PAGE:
Story Source:

The above story is based on materials provided by Dublin, University College. Note: Materials may be edited for content and length.


Cite This Page:

Dublin, University College. "Oxygen Theory Of Mass Extinction Questioned By New Research Findings." ScienceDaily. ScienceDaily, 10 September 2008. <www.sciencedaily.com/releases/2008/09/080908073751.htm>.
Dublin, University College. (2008, September 10). Oxygen Theory Of Mass Extinction Questioned By New Research Findings. ScienceDaily. Retrieved September 30, 2014 from www.sciencedaily.com/releases/2008/09/080908073751.htm
Dublin, University College. "Oxygen Theory Of Mass Extinction Questioned By New Research Findings." ScienceDaily. www.sciencedaily.com/releases/2008/09/080908073751.htm (accessed September 30, 2014).

Share This



More Plants & Animals News

Tuesday, September 30, 2014

Featured Research

from universities, journals, and other organizations


Featured Videos

from AP, Reuters, AFP, and other news services

California University Designs Sustainable Winery

California University Designs Sustainable Winery

Reuters - US Online Video (Sep. 27, 2014) Amid California's worst drought in decades, scientists at UC Davis design a sustainable winery that includes a water recycling system. Vanessa Johnston reports. Video provided by Reuters
Powered by NewsLook.com
Argentina Worries Over Decline of Soybean Prices

Argentina Worries Over Decline of Soybean Prices

AFP (Sep. 27, 2014) The drop in price of soy on the international market is a cause for concern in Argentina, as soybean exports are a major source of income for Latin America's third largest economy. Duration: 01:10 Video provided by AFP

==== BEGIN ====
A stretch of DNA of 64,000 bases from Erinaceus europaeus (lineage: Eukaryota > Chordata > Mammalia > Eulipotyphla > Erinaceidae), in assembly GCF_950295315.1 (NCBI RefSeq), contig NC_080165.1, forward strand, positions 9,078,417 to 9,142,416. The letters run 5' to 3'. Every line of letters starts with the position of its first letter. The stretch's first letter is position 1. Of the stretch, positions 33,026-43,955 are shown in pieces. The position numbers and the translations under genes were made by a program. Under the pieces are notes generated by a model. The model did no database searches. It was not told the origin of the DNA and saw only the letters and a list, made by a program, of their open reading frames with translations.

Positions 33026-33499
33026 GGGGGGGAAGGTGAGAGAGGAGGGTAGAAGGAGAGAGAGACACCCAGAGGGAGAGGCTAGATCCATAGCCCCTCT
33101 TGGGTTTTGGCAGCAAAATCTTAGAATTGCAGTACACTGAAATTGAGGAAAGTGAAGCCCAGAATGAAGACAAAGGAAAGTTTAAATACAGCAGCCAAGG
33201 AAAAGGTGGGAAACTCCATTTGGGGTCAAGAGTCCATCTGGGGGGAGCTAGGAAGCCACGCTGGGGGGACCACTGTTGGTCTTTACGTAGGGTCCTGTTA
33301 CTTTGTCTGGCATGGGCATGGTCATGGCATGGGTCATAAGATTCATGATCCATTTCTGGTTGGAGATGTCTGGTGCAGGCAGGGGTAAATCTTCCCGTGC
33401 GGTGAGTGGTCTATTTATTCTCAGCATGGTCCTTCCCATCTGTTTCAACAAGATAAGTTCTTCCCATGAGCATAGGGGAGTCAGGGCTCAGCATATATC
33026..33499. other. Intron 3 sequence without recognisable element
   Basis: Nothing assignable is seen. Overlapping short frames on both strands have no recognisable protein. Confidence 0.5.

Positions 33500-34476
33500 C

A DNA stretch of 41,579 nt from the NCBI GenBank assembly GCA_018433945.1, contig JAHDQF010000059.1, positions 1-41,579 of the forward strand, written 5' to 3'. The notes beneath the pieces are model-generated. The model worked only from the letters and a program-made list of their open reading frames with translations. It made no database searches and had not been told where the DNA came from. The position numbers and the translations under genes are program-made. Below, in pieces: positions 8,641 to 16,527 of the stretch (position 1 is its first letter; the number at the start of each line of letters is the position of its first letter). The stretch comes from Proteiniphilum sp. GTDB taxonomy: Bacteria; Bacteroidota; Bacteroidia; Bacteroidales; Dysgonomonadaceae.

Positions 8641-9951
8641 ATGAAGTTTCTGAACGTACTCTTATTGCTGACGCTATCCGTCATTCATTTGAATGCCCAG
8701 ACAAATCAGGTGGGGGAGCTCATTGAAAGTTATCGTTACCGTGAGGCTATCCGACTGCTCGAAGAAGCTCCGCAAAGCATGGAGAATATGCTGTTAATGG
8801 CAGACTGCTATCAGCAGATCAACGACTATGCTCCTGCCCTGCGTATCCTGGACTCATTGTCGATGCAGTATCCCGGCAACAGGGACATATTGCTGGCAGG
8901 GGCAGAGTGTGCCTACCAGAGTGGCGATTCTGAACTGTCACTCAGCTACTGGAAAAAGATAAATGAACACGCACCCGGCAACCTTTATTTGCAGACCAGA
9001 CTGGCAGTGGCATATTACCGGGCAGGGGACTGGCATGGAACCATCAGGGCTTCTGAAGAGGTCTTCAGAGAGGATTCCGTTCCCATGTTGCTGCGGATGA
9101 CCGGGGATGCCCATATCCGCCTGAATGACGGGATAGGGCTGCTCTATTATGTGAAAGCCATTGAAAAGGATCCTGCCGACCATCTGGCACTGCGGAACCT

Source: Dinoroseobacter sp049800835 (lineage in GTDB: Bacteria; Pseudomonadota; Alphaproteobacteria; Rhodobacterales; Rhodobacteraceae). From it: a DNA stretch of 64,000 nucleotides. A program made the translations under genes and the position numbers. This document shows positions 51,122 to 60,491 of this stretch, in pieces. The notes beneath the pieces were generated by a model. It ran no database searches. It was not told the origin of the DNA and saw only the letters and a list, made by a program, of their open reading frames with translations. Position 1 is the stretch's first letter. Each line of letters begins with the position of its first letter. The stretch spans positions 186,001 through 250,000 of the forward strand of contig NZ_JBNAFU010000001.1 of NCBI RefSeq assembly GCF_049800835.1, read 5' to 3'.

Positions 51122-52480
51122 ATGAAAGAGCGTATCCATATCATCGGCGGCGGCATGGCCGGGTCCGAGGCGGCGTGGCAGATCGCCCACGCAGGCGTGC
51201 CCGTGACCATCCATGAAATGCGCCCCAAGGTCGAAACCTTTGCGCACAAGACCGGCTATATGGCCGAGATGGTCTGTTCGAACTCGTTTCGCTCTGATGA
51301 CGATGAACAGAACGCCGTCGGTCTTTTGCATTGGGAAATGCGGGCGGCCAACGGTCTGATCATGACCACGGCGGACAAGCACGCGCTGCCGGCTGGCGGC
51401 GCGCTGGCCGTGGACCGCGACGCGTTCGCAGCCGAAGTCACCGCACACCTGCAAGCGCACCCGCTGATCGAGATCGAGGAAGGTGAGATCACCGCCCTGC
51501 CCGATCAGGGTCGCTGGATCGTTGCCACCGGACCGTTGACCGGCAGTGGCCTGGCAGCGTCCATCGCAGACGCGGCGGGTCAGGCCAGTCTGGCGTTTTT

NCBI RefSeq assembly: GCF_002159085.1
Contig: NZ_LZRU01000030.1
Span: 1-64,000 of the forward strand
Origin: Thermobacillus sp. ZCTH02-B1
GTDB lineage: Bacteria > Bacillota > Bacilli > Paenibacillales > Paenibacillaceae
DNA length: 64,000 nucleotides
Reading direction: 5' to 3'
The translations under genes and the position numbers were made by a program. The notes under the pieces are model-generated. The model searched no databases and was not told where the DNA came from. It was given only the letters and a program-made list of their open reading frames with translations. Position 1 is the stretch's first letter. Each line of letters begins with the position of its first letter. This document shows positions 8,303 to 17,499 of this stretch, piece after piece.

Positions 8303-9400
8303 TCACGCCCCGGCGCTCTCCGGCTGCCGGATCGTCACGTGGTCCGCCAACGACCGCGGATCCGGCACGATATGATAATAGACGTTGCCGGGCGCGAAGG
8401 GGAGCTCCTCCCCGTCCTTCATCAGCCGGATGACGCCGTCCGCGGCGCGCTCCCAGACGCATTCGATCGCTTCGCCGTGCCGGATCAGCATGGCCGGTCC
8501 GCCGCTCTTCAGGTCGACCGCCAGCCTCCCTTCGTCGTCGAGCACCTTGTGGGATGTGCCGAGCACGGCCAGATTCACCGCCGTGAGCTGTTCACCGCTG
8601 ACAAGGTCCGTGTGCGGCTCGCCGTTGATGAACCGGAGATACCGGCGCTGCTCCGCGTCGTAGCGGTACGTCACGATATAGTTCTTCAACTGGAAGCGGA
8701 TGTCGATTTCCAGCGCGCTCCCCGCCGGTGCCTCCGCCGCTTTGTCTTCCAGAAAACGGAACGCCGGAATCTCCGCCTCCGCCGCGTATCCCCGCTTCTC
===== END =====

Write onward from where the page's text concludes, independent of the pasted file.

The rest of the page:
Powered by NewsLook.com
Mama Bear, Cubs Hang out in California Backyard

Mama Bear, Cubs Hang out in California Backyard

Reuters - US Online Video (Sep. 27, 2014) A mama bear and her two cubs climb trees, wrestle and take naps in the backyard of a Monrovia, California home. Vanessa Johnston reports. Video provided by Reuters
Powered by NewsLook.com
'Crazy' Climate Forces Colombian Farmers to Adapt

'Crazy' Climate Forces Colombian Farmers to Adapt

AFP (Sep. 26, 2014) Once upon a time, farming was a blissfully low-tech business on Colombia's northern plains. Duration: 02:05 Video provided by AFP
Powered by NewsLook.com

Search ScienceDaily

Number of stories in archives: 140,361

Find with keyword(s):
Enter a keyword or phrase to search ScienceDaily for related topics and research stories.

Save/Print:
Share:

Breaking News:

Strange & Offbeat Stories


Plants & Animals

Earth & Climate

Fossils & Ruins

In Other News

... from NewsDaily.com

Science News

Health News

Environment News

Technology News



Save/Print:
Share:

Free Subscriptions


Get the latest science news with ScienceDaily's free email newsletters, updated daily and weekly. Or view hourly updated newsfeeds in your RSS reader:

Get Social & Mobile


Keep up to date with the latest news from ScienceDaily via social networks and mobile apps:

Have Feedback?


Tell us what you think of ScienceDaily -- we welcome both positive and negative comments. Have any problems using the site? Questions?
Mobile: iPhone Android Web
Follow: Facebook Twitter Google+
Subscribe: RSS Feeds Email Newsletters
Latest Headlines Health & Medicine Mind & Brain Space & Time Matter & Energy Computers & Math Plants & Animals Earth & Climate Fossils & Ruins